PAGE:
Employers often look at certification as an important commitment to quality and a measure of excellence when evaluating prospective Information Security candidates. In this article, we’ll look at five cybersecurity certifications widely considered to be the best available:
1. Certified Information Security Manager (CISM)
This is a top credential for IT professionals who have to manage, develop, and oversee information security systems in applications for enterprises or have to develop best security practices for their organization. The Information Systems Audit and Control Association (ISACA) introduced this certification in 2013.
ISACA’s organizational goals are aimed at IT professionals that need the highest quality standards with respect to security, control, and audit of information systems. The CISM certificate targets IT security professionals responsible for enterprise-level security management. Certified individuals have a proven set of advanced skills in incident management and response, governance, program development and management, and security risk management.
They must also agree to ISACA’s Code of Professional Ethics, possess at least five years of security experience, pass a comprehensive examination, submit a written application, and comply with the organization’s continuing education policy.
2. Certified Ethical Hacker (CEH)
Hackers are innovative and thrive on finding new ways to exploit system vulnerabilities and attack information systems. Many businesses protect their information systems proactively by using IT professionals who are able to beat hackers at their own game. These professionals use the same techniques and skills that hackers do to identify access points for penetration and system vulnerabilities to prevent hackers from gaining unwanted access to information systems and networks.
The CEH is an intermediate-level credential offered by the EC-Council (International Council of E-Commerce Consultants). Holders of this credential have knowledge and skills on hacking practices in areas such as reconnaissance and footprinting, enumeration, scanning networks, Trojans, system hacking, sniffers, worms and viruses, social engineering, denial-of-service attacks, hacking web servers, session hijacking, web applications, wireless networks, cryptography, SQL injection, evading IDS, penetration testing, honeypots, and firewalls.
Candidates must pass an exam to obtain the certification. It is recommended that a comprehensive five-day training course be attended before the exam. Candidates may, however, self-study but must submit documentation with employer verification showing at least two years of work experience in information security.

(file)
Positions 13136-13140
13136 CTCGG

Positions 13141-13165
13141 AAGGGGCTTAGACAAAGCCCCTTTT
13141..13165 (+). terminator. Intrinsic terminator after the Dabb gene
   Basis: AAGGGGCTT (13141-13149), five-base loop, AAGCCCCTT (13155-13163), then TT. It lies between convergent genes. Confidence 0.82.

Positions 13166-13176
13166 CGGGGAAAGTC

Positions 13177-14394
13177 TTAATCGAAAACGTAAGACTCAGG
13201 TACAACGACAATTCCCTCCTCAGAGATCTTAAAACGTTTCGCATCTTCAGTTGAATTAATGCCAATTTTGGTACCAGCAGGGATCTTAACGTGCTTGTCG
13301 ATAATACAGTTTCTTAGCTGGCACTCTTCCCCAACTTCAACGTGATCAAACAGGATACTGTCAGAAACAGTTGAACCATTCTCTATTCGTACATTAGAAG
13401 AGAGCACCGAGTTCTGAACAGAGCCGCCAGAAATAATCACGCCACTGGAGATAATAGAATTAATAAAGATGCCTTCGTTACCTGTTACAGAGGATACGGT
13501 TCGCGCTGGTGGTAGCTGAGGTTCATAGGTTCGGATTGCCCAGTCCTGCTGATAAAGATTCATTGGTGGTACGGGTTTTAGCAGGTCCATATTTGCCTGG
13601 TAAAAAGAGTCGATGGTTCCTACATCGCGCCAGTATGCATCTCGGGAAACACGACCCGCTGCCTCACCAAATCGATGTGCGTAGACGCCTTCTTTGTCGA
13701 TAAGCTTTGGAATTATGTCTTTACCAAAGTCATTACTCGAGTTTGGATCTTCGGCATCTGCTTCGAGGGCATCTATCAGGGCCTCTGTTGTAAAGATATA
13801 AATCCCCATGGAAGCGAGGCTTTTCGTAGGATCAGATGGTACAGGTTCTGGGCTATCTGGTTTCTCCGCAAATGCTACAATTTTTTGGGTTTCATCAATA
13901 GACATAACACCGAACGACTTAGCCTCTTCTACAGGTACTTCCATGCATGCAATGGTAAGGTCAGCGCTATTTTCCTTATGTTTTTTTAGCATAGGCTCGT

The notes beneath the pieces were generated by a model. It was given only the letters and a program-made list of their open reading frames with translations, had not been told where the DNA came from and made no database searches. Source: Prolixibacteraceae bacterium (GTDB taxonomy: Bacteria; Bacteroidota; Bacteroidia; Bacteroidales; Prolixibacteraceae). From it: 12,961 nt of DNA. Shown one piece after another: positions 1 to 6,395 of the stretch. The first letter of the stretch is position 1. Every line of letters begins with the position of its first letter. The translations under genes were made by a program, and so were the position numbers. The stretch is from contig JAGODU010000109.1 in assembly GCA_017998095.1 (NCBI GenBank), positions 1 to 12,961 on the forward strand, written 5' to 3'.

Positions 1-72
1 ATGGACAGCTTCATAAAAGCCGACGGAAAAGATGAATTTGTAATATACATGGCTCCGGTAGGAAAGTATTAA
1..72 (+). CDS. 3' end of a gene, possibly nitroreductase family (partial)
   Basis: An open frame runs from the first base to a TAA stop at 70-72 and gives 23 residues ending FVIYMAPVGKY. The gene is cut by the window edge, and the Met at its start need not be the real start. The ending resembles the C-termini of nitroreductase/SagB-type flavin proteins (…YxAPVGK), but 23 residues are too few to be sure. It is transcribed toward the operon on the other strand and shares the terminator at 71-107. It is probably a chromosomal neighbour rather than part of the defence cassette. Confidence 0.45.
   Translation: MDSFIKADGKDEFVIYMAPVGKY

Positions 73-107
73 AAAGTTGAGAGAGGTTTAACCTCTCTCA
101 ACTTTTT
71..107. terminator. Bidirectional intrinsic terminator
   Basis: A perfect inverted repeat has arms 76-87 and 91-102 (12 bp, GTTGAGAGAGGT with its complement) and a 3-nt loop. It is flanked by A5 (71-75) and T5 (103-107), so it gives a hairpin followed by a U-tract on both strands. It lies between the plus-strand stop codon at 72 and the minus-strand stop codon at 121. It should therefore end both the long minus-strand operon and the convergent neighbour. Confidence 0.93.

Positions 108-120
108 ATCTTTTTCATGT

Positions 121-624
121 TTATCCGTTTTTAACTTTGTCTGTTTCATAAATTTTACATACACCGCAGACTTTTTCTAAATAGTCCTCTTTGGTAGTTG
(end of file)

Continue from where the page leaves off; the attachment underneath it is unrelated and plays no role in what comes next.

As hacking technology changes almost daily, holders of this credential must obtain 120 continuing education credits for each three-year cycle.
3. Certified Information Systems Security Professional (CISSP)
This is an advanced-level certification offered by the International Information Systems Security Certification Consortium (ISC)2. This credential is vendor-neutral and is recognized globally for its standards of excellence.
Holders of the CISSP credential are decision-makers possessing technical skills and expert knowledge required to guide, develop, and manage security procedures, policies, and standards within an organization. The CISSP is well recognized by IT organizations and highly sought after by IT professionals.
4. CompTIA Security+
This is a vendor-neutral, well-respected security certification. Holders of this credential are recognized as having broad knowledge, superior technical skills, and expertise in numerous security-related disciplines.
Although Security+ is an entry-level certification, candidates must have at least two years of experience working in network security. IT professionals holding this certification have expertise in cryptography, threat management, security systems, identity management, network access control, security risk identification and mitigation, and security infrastructure. This credential is approved by the U.S. Department of Defense to meet Directive 8140/8570.01-M requirements.
5. SANS GIAC Security Essentials (GSEC)
This entry-level credential was designed for professionals wanting to show that they understand information security concepts and terminology, while also possessing technical expertise and skills required to fill “hands-on” security roles.
Holders of this certification have technical skills and knowledge in various areas, including access controls, identifying and preventing common and wireless attacks, password management, authentication, cryptography fundamentals, DNS, IPv6, ICMP, Linux, public key infrastructure, network protocols, and network mapping.In addition to these cybersecurity credentials, there are numerous others available to meet the requirements of any IT professional wanting to specialize in information security.